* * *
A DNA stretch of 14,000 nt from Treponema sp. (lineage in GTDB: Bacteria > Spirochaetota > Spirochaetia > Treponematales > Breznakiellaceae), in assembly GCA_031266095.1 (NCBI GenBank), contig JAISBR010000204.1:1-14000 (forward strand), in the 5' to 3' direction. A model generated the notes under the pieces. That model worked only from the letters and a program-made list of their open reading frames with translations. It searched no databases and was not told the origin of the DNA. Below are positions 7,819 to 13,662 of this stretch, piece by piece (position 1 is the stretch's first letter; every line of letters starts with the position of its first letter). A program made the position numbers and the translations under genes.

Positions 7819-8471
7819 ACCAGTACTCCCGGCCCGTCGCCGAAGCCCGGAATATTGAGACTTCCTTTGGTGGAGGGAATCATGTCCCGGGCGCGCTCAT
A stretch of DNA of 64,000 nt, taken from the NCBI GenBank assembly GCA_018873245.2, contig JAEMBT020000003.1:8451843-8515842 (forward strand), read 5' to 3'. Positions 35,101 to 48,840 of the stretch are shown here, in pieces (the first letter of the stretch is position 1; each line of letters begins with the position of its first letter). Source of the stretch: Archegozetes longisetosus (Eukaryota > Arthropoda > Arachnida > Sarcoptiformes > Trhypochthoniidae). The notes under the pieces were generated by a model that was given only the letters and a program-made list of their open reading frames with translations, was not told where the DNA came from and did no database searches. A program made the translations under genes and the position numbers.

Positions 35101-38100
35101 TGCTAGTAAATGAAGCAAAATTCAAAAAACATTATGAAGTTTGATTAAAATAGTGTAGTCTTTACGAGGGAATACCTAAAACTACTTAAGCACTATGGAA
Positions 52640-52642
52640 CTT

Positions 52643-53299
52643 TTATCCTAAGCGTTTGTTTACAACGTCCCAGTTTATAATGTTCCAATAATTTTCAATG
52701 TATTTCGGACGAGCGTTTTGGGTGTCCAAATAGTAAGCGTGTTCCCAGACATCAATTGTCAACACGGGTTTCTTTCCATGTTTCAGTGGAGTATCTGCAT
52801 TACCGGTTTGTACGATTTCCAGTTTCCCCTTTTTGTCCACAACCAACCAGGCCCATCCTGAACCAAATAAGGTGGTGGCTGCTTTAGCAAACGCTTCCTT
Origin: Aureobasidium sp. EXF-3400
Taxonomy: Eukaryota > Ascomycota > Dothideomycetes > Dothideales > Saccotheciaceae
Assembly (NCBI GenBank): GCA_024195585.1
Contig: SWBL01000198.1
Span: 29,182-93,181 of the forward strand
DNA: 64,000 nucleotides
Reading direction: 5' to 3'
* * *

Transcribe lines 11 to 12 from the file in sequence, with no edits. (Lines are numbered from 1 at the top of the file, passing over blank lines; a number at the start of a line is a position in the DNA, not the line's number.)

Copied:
52701 TATTTCGGACGAGCGTTTTGGGTGTCCAAATAGTAAGCGTGTTCCCAGACATCAATTGTCAACACGGGTTTCTTTCCATGTTTCAGTGGAGTATCTGCAT
52801 TACCGGTTTGTACGATTTCCAGTTTCCCCTTTTTGTCCACAACCAACCAGGCCCATCCTGAACCAAATAAGGTGGTGGCTGCTTTAGCAAACGCTTCCTT